NorCham has official launch in D.C.

A new brand, a new vision for NorCham USA and its members


Photo: NorCham USA
Norway’s Ambassador to the United States, Anniken Krutnes, presented opening remarks.

Michael Kleiner
Business & Sports Editor
The Norwegian American

On Oct. 5, NorCham USA was officially born with new energy.

About 100 people gathered in Arlington, Va., including Ambassador Anniken Krutnes, Innovation Norway, members of the Norwegian American business community, Norwegian business leaders, and some of the NorCham chapter presidents and representatives. Each chapter’s logo was displayed. As she concluded her remarks, Krutnes offered cheers, and many shouted out “Skål!”

“There was a great synergy,” said NorCham USA Executive Director Chloe Friberg in an Oct. 18 interview with The Norwegian American. “It was a great evening with a lot of networking and important information exchange. We thought this was a wonderful opportunity to start this new venture together. We recognized each region in speeches. D.C., Philadelphia, Chicago, and Minneapolis were present. Seattle and L.A. were there in spirit.”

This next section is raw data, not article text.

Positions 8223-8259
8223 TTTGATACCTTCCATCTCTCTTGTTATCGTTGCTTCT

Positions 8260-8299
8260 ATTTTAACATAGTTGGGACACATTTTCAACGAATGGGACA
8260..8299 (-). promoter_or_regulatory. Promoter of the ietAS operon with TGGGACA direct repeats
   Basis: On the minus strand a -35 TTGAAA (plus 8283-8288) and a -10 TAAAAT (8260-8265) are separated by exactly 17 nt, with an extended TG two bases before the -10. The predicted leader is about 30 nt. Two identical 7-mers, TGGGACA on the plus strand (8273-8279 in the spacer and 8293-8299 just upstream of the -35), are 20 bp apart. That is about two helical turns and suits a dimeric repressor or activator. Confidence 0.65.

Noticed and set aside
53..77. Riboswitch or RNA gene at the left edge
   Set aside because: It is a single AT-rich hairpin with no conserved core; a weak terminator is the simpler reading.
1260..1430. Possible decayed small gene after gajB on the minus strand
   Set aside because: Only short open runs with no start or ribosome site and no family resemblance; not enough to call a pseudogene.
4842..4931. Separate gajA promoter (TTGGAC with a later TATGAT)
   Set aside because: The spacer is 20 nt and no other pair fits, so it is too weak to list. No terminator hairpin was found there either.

Friberg noted that Krutnes and NorCham Chair Idar Voldnes emphasized the importance of these business networks, “that help compliment already existing value add. How can we work together more closely as a Team Norway and ensure that we bring that value for trade and industry cooperation between Norway and the United States?”

The affiliates broke from the New York-based Norwegian American Chamber of Commerce (NACC), which was founded in 1915. This gives NorCham early strength since the chapters already existed and at least the presidents knew each other. Only Miami and Houston have yet to join NorCham.

NorCham USA will be headquartered in Washington, D.C., where there are resources and infrastructure through the embassy and the presence of some major companies. D.C. will have its own chapter separate from the national office.